WASHINGTON -- If the Obama administration and House leadership can’t strike a budget deal within the next few hours, here are just a few things that won’t be happening in the District of Columbia next week: trash collection, road repair, parking enforcement, traffic management, license and registration renewal, street sweeping and library book checkout.
In another threat to the local economy, roughly 14,000 of the District's 35,000 public employees would be told to stay home, not yet knowing when, or if, they’d be paid for the missed work. This is in spite of the fact that they’re employed by the city and draw salaries funded mostly by local dollars. Congress, which still technically appropriates tax dollars to the District, has to sign off on the city's budget -- a peculiar rule held over from before it was granted home rule in 1973.
Congress' control of city purse strings infuriates many locals, not least of all Del. Eleanor Holmes Norton (D), the District’s non-voting member of Congress. In a television interview yesterday, Norton said Washington workers and residents were “being treated as colonists of the Congress” and that the shutdown’s potential impact on the city would be “the functional equivalent of bombing innocent civilians.” She topped it off by saying D.C. residents should tell Congress “to go straight to hell.”
The city’s mayor, Vincent C. Gray, has posted a plan online detailing which agencies would be affected and which services would be cut back or eliminated. In an online chat on the Washington Post’s website today, Gray also sounded a defiant, if more restrained, note. He said the shutdown threat is an “injustice” that has left him “outraged.”
“We steadfastly believe that the District of Columbia Government should not be included in this shutdown and we have been fighting to have the entire city exempted,” Gray wrote. “We are not an agency of the federal government.”
Even though the city’s cops, firefighters and teachers would continue punching in, a huge swath of the city’s public-works employees and administrative workers would temporarily be out of a job if a federal budget can’t be agreed upon.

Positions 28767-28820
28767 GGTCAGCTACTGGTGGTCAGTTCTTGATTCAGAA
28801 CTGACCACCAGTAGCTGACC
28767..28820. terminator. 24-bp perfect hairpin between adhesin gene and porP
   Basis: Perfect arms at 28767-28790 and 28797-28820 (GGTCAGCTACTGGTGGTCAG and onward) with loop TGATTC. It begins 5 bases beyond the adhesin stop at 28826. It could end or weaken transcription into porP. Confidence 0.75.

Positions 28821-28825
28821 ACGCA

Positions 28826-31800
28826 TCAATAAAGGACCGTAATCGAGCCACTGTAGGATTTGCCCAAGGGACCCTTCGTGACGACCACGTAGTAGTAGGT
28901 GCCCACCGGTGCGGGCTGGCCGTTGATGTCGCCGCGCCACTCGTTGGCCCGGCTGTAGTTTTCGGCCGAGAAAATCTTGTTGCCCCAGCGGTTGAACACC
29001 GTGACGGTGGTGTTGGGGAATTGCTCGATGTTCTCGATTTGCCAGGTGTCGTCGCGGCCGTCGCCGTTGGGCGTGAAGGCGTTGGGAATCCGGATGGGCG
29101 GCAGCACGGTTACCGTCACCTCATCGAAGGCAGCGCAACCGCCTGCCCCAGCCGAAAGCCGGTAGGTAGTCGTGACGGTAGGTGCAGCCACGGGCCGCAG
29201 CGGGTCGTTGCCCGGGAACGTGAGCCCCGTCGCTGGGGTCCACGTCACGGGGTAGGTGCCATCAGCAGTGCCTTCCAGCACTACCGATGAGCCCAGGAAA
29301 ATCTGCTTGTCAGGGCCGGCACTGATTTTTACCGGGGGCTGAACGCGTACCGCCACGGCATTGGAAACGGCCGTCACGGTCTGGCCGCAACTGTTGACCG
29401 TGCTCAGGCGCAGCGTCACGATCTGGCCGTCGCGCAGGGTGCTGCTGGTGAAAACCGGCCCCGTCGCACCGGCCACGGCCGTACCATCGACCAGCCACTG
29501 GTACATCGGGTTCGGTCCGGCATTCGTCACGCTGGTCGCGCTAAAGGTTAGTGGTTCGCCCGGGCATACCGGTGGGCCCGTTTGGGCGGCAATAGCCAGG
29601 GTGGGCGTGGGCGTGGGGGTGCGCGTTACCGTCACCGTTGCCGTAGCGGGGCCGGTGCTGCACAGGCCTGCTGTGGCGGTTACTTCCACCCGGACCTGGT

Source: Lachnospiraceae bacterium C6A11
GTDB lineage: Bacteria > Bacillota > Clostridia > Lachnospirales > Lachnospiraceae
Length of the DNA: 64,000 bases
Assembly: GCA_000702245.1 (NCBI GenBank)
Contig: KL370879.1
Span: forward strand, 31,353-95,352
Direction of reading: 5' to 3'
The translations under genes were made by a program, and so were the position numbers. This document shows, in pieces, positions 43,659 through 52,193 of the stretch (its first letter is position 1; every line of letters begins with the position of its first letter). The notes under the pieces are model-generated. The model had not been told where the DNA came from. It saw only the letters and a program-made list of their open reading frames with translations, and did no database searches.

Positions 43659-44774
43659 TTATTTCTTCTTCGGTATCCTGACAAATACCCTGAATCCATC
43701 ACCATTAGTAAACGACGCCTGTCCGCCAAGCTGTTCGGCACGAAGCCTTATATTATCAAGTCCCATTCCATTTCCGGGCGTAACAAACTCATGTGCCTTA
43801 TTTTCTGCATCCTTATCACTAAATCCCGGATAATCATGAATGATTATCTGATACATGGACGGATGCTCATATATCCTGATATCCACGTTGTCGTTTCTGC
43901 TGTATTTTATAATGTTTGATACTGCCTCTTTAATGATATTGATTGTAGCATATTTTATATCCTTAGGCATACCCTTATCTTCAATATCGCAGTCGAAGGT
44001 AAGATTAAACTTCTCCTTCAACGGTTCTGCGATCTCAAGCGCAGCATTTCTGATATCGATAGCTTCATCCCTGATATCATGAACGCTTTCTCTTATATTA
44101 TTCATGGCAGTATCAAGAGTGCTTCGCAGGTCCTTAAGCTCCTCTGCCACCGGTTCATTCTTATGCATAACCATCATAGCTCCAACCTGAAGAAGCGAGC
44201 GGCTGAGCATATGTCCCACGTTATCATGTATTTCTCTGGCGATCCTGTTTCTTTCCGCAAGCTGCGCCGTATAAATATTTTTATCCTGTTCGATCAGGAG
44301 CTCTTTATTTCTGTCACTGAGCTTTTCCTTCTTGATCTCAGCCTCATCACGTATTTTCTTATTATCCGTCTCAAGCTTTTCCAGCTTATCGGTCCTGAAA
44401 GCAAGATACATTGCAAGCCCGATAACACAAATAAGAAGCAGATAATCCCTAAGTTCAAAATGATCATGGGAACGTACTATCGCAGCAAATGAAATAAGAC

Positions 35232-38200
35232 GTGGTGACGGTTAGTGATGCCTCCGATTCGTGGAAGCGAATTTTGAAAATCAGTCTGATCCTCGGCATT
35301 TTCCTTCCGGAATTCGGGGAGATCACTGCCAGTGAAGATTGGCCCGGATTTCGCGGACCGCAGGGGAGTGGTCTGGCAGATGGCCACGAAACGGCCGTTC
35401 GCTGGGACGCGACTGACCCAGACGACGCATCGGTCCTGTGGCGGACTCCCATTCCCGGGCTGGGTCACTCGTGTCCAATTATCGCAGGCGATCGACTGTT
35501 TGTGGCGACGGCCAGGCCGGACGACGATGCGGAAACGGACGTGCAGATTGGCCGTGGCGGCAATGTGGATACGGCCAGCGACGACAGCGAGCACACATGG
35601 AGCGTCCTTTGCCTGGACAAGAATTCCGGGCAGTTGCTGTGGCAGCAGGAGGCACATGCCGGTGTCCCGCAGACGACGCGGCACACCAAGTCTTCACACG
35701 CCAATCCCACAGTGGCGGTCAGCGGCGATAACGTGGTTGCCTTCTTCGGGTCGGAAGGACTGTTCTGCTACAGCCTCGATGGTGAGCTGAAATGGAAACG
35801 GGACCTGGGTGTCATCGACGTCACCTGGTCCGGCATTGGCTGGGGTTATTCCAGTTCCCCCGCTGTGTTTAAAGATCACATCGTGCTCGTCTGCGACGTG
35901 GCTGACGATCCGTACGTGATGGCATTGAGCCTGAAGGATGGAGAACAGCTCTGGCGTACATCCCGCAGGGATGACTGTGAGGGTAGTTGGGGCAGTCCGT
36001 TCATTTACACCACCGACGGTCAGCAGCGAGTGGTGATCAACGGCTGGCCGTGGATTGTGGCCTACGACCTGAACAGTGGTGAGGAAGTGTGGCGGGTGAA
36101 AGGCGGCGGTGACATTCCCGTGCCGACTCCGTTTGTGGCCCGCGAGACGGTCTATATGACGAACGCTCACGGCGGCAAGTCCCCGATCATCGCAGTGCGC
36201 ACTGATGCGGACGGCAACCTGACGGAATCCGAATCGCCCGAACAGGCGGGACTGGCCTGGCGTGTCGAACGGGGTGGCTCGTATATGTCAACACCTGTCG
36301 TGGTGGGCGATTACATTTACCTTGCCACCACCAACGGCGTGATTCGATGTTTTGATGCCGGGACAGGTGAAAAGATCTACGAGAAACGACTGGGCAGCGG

The city’s transportation department, for instance, has roughly a thousand workers, many of them doing infrastructural work around town like fixing potholes, repairing sidewalks and laying down speed bumps. All of that has been deemed “non-essential,” along with more urgent-sounding work, like directing traffic. The city’s major construction projects -- such as bridge and roadway repairs -- could also ground to a halt.
"Some, if not most, of our projects will shut down," department spokesman John Lisle told The Huffington Post.
As little as a quarter of the transportation department’s workers will be told to come to work in the event of a shutdown, and the vast majority of the still-employed will be school crossing guards, he said.
“It’s a real difficult time for people. They’ve got families and responsibilities,” Lisle said. “Not knowing whether they’re going to lose income or exactly what’s going to happen -- it’s tough.”
Similarly, the city’s Department of Public Works would operate in a skeleton capacity. The agency has 1,400 workers, many of them trash collectors and parking-enforcement officers. According to agency spokeswoman Linda Grant, the “vast majority” of them would be told to take an unscheduled leave of absence.
Even though some people might relish the idea of the agency’s ticketing squad taking some time off, residents would probably miss the street sweepers and garbage collectors, who would also get furloughed.
“Those are things that affect people every day,” Grant said. In the event of a shutdown, trash collection would be suspended for up to a week, at which point it would be reinstituted out of public-health concerns.
A few D.C. residents, outraged at the prospect of garbage accruing around town, have launched the Facebook group "If Boehner shuts down the government I am taking my trash to his house." In part to highlight the city's congressional disenfranchisement, the organizers will lead protestors to Boehner’s Capitol Hill residence tomorrow morning -- though they urge attendees not to bring “lots of dirty, gross trash.”
The workers, who may soon find themselves with unpaid time off, won’t be spending it at any of the District’s more than two dozen libraries, all of which would be closed during a shutdown. Adult literacy classes, tax preparation assistance, computer courses –- all of it would be nixed. The online library catalog would go dark at midnight tonight, along with all of its associated online services, including its website for job seekers.
Agency spokesperson George Williams said the city's 416 library workers “are focusing on what this is going to mean for the public, for people who’ve checked out books and people who are coming to story time. They’re trying not to worry about themselves.” The closures, he added, would have employment implications for more than just library workers.
“For some people in the public, the library computers are their only computers,” Williams said. “The library is the place where they access the internet. This is where they come to look for jobs.”
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